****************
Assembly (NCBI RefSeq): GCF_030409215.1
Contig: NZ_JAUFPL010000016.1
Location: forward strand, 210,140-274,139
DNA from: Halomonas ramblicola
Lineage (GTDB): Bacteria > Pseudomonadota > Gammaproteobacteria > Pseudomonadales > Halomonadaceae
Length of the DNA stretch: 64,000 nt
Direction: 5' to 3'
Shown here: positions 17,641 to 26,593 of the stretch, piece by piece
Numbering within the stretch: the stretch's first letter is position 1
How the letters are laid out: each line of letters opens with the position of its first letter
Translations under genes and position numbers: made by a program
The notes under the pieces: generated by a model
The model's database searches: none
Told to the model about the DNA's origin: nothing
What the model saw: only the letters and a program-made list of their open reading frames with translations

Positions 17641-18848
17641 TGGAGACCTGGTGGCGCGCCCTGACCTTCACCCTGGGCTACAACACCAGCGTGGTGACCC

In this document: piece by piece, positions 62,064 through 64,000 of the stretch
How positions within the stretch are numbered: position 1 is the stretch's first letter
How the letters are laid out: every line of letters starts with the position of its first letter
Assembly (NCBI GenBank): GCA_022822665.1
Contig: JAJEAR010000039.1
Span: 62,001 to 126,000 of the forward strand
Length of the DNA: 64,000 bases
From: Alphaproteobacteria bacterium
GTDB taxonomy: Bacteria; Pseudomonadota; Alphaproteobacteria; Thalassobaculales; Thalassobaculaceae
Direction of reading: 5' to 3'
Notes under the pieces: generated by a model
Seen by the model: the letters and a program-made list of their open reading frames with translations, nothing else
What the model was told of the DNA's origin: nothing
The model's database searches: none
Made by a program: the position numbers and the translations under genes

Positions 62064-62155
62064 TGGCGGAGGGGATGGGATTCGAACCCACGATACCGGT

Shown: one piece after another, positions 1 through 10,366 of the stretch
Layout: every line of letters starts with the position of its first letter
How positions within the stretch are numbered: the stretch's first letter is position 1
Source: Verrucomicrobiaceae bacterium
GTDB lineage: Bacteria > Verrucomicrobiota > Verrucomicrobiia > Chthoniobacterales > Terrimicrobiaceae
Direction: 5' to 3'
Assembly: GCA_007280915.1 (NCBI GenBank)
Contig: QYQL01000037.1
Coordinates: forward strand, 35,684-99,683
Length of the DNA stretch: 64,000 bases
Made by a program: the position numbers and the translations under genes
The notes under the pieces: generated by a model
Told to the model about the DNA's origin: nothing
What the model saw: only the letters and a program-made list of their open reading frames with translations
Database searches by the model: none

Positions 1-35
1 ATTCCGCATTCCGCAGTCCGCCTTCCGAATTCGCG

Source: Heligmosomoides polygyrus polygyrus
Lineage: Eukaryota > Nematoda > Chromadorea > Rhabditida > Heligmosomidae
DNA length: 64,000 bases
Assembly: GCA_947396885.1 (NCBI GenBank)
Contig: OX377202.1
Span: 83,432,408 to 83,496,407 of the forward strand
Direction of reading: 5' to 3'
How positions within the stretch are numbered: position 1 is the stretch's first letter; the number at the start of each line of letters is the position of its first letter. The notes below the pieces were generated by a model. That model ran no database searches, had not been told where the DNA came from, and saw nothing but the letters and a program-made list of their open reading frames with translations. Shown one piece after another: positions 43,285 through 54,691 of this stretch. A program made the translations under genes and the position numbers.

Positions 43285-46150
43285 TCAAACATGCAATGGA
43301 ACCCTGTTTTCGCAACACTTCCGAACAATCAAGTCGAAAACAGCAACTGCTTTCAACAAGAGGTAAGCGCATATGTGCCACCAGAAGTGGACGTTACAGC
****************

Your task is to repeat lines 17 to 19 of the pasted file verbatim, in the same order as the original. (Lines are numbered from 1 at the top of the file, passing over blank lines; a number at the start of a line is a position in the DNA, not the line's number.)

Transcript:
17641 TGGAGACCTGGTGGCGCGCCCTGACCTTCACCCTGGGCTACAACACCAGCGTGGTGACCC

In this document: piece by piece, positions 62,064 through 64,000 of the stretch
How positions within the stretch are numbered: position 1 is the stretch's first letter